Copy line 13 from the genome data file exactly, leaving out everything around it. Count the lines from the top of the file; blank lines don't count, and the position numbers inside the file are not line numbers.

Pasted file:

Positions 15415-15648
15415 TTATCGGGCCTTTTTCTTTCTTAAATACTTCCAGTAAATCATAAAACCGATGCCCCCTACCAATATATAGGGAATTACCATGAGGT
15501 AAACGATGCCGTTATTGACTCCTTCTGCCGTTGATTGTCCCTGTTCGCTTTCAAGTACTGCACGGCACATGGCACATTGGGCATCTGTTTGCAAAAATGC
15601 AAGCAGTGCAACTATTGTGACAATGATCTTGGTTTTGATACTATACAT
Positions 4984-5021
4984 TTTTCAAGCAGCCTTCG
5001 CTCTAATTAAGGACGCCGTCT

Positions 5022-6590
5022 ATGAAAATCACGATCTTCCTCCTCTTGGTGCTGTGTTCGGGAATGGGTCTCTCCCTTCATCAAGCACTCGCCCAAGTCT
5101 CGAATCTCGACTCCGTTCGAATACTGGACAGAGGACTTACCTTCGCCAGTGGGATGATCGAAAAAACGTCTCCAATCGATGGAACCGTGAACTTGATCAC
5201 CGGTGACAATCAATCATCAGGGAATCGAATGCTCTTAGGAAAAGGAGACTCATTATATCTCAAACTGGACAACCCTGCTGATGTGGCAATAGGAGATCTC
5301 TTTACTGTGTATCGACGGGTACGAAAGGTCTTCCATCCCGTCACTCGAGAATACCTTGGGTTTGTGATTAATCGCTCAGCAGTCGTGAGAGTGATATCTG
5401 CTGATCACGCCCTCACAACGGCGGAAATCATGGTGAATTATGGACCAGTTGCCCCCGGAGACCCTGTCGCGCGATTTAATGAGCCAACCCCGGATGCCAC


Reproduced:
5401 CTGATCACGCCCTCACAACGGCGGAAATCATGGTGAATTATGGACCAGTTGCCCCCGGAGACCCTGTCGCGCGATTTAATGAGCCAACCCCGGATGCCAC